“WHY ARE YOU A FEMINIST?”
I’ve always been surrounded by strong females. My grandmother was a really big part of that and she always taught us to understand how strong women really were. Defining myself as a feminist came a lot later, when I started to understand more of the world around me and became old enough to really get a grasp of what I believed myself, without the influence of others. That was also when I came to understand that it was not the belief of women being superior or the movement of hating men, despite common internet troll belief.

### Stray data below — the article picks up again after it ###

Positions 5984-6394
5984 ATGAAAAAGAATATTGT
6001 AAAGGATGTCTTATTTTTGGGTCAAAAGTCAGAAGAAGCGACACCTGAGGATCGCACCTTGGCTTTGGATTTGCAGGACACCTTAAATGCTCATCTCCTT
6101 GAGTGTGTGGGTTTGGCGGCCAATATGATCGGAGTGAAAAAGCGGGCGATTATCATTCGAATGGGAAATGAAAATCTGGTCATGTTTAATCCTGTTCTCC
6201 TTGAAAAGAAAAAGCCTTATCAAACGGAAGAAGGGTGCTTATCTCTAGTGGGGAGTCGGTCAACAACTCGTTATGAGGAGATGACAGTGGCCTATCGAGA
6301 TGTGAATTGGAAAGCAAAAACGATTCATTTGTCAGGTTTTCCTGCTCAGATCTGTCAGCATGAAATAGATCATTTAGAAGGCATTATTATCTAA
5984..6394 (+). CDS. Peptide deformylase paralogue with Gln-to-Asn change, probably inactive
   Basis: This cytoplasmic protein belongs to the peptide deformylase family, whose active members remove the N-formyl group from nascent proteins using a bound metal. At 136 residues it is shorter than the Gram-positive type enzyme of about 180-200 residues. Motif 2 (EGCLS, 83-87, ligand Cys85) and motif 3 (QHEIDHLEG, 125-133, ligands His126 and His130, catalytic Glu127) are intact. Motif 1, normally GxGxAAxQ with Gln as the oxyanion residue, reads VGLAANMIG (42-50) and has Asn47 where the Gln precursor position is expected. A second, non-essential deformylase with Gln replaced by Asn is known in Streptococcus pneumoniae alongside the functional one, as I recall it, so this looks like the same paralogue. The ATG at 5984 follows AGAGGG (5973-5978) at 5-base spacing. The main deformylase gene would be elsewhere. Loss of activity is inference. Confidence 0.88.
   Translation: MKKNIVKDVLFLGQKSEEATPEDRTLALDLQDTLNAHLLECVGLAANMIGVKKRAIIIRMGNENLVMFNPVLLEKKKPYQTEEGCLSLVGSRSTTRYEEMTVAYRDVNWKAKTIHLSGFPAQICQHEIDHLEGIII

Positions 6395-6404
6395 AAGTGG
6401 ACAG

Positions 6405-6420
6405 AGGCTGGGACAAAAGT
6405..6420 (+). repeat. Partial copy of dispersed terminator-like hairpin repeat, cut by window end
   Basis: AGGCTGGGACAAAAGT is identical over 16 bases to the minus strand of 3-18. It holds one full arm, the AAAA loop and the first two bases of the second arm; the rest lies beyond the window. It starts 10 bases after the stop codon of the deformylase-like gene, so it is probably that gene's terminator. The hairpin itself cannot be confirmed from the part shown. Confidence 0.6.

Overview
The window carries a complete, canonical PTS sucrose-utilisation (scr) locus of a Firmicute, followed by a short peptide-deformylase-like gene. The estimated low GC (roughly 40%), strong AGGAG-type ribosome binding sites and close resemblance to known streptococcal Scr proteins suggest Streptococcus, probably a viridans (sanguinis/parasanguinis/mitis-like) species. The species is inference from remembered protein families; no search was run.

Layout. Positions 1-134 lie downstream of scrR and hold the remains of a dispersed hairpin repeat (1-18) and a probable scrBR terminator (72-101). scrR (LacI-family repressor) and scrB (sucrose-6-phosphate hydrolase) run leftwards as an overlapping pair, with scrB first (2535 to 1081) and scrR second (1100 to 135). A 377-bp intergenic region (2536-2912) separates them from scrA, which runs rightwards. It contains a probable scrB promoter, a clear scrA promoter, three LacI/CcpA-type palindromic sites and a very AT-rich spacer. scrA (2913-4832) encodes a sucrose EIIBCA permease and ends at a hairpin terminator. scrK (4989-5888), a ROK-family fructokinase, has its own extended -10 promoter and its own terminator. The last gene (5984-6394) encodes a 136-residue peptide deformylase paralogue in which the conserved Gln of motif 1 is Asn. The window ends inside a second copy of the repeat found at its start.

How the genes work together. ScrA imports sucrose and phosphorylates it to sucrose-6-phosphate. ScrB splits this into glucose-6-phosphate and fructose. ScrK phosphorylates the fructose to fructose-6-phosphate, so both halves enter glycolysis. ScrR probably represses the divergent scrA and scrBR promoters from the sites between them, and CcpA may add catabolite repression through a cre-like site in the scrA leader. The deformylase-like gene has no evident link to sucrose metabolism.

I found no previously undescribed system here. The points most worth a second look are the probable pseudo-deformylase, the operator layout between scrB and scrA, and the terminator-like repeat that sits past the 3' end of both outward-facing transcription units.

I, as a feminist, believe in equality: amongst many things, I personally believe in women being successful in the workplace. I also believe in men being able to be stay-at-home parents. I believe in those who declare their pronouns and how they identify and I understand that sexual orientation is not a choice, just like it is not your choice to be born into a body you feel foreign to, and you have the right to change that. I believe in the equality of sexes, classes, colours, identities, nationalities and religions. I believe that everyone has the right to an education. I am here for black girl magic and I want everyone to be able to express themselves without feeling as if they can’t due to social expectation and especially not because of fear for their own safety. I believe that gender is a construct and giving a girl a baby doll while giving a boy a chemistry set is not only shady, but damaging to their development. In short, although that wasn’t short, I believe in you being yourself unapologetically, as long as you aren’t hurting anyone. And when I say hurting someone, I mean like, stabbing them, I am in no way referring to those people who might say you are hurting them because they don’t approve of who you are. TIP: If you have negative people like that in your life, remove them. So when you ask me why I’m a feminist, instead of listing all of that, I will probably ask you why you aren’t a feminist and then go from there.